The Company: A Short History of a Revolutionary Idea by John Micklethwait and Adrian Wooldridge is indirectly related to my reading of the history of science and technology. The commercial world impinges on stories such as that of the development of the railways, the story of Mauve and Lord Kelvin’s work on telegraphy. Scientific expeditions were motivated, in part, and supported logistically by merchant interests. The “search for the longitude” was driven by needs of merchants and navies.
The Company is particularly concerned with the limited liability joint-stock company, created in approximately its current form by the 1862 Companies Act in the UK but repeated across the world. In this system, the owners only risk the money they put into a venture (rather than all their worldly possessions), and shares in that company can be traded on the stockmarket.
The book starts with some prehistory, there is some evidence in Mesopotamia as back as far as 3000 BC for arrangements which went beyond simple barter. And by Roman times there were various forms of company used for collecting tax, for example. The Romans also had a developed legal system. These arrangements tended to be relatively short lived and in the form of partnerships, where the owners were the managers and if things went wrong they could lose the toga off their backs.
The Middle Ages saw the rise of “corporate persons” in Western Europe which included guilds, monasteries and corporations. The Aberdeen Harbour Board, founded in 1136 can lay claim to be the oldest still existing. In China there was a tendency towards large, long-lived state corporations. Italy had compagnie literally “breaking bread together” with shared total liability, and thus requiring high levels of trust. Banchi were the campagnies banking equivalents, often built around family ties. The relationship between banks and companies is a theme throughout the book.
England and France were scarred, separately, by the collapse of the South Sea Company and the Mississippi Company in the early 18th century. Created in the spirit of the East India Companies, monopoly corporations with a Royal Charter, they came to grief through rampant speculation and dubious government decisions on debt.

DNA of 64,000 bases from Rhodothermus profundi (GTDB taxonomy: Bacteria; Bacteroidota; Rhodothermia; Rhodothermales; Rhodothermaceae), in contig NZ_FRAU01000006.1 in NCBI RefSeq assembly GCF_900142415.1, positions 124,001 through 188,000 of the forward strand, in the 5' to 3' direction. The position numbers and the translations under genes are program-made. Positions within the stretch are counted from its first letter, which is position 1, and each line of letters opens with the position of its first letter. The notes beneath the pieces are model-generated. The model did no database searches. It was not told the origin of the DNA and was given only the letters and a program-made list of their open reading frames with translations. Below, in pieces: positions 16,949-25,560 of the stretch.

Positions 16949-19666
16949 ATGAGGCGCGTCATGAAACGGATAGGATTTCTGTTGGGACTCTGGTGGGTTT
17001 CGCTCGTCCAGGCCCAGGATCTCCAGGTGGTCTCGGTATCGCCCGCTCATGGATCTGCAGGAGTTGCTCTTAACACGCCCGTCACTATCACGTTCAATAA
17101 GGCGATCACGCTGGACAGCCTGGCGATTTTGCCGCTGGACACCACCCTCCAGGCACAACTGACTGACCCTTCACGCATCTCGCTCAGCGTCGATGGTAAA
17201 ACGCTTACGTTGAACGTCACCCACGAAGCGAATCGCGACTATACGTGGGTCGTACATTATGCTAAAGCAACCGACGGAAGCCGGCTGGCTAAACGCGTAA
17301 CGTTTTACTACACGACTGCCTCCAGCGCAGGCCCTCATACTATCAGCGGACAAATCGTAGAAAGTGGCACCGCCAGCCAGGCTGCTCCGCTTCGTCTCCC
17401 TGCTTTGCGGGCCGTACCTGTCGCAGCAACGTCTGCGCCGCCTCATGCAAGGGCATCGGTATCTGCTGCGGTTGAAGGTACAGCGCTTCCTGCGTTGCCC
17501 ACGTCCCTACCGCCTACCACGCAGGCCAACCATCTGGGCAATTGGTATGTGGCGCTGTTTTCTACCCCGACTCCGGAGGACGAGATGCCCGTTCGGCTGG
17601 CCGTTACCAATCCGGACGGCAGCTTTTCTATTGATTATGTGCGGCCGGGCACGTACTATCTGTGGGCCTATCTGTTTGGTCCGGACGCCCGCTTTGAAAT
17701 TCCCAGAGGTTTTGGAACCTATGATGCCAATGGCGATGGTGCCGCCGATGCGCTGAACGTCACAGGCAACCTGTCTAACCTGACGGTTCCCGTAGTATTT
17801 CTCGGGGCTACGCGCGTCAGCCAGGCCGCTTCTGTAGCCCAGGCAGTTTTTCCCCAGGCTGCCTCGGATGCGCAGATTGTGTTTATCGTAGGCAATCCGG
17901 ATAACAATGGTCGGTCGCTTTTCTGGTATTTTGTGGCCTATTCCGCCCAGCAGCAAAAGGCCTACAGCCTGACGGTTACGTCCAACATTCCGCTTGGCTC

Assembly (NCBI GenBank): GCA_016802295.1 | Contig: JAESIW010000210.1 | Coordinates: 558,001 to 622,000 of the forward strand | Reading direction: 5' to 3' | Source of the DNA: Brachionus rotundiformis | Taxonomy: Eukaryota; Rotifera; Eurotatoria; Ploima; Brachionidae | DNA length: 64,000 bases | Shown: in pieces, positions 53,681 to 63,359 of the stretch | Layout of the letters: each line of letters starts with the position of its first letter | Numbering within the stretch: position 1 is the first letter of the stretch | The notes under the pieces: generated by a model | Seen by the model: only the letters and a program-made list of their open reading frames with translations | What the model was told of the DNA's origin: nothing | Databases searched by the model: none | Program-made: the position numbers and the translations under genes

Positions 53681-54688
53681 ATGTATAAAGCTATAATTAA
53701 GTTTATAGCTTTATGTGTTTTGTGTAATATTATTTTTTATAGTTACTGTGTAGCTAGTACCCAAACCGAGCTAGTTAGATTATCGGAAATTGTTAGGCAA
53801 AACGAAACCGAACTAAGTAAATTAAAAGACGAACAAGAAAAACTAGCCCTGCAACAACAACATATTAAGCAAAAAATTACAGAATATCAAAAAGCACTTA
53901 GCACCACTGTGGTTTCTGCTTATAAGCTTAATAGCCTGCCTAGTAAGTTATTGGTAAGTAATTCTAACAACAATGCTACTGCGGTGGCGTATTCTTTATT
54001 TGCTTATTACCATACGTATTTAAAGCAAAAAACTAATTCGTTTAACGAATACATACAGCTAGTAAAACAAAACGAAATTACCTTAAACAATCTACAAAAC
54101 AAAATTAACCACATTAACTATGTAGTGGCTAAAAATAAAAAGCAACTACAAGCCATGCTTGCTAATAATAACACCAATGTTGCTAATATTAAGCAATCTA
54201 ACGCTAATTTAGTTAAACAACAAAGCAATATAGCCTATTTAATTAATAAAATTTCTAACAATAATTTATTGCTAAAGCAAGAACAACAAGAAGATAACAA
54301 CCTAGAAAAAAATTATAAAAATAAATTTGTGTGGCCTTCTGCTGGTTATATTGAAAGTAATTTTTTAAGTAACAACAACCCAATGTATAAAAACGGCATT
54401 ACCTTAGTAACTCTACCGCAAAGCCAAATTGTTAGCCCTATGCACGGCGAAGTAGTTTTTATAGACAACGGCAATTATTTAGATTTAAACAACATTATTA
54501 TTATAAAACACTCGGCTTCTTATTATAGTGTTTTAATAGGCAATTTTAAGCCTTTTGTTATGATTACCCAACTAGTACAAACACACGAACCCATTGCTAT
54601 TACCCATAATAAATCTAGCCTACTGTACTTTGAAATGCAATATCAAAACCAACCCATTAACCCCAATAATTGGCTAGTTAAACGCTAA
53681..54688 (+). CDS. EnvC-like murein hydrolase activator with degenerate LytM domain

The railways provided the impetuous for the reform of company law. They required substantial investment, once formed they needed substantial workforces and management structures. In the early days each railway company had to make its case in parliament to gain its charter, this was a costly, slow undertaking. And so there were reforms culminating in the 1862 act.
A quote attributed to Edward Turlow in 1844: “Corporations have neither bodies to be punished, nor souls to be condemned, they therefore do as they like”, encapsulates an ongoing concern about companies. This from a lawmaker but a similar concern was echoed by economists of the time, they thought that a partner or manager/owner was going to do better job of running a company than a servant of shareholders.
The Company compares developments in the US, UK, Germany and Japan in the latter half of the 19th century. The US forte was in professionalising management, enabling them to build ever bigger companies. The UK had a more developed stockmarket but positively spurned professional management (a blight that has afflicted it since then). Germany had strong oversight boards from the beginning, complementing the management board. These included workforce representation, and companies were seen as a social enterprise.
This is the second tension in the company: whether it is solely interested in its shareholders or whether it is responsible to a wider group of stakeholders which might include its employees, the local community, environment and so forth.
The book continues with developments in the latter half of the 20th century, closing in 2002. These include the wave of privatisations across Europe (the French keeping substantial government control), and the decline of many big companies. In the case of Enron and WorldCom these were precipitous declines in disgrace but there were also leveraged buyouts and subsequent dismantlings. Another theme here is the balance between transaction costs and hierarchy costs. Companies succeed when the cost of running a hierarchy is lower than the savings made by carrying out transactions in aggregate. These costs and savings change over time, transaction costs have recently been much reduced by technology.
I was surprised by the recency of the commercial world we see today. The modern company and the stockmarket only really came into being in the final quarter of the 19th century with the great corporations rising to dominance in the first quarter of the 20th century. Harvard’s business school was only founded at the beginning of the 20th century. This is little more than a lifetime ago.
The same is true of trade tariffs, they were initially introduced by the US and Germany in the 1880s with Britain and the Netherlands holding out as “free-traders” until 1932. One wonders whether this is the origin of Anglo-Dutch conglomerates such as Unilever and Shell. The book is not explicit on the differences between tariffs and customs duties and taxes – a clarification which I would have found useful.
The authors are clearly enthusiasts for capitalism in the form of the company. The book is short and readable, and I felt enlightened for having read it. The bibliography has some good pointers for further reading.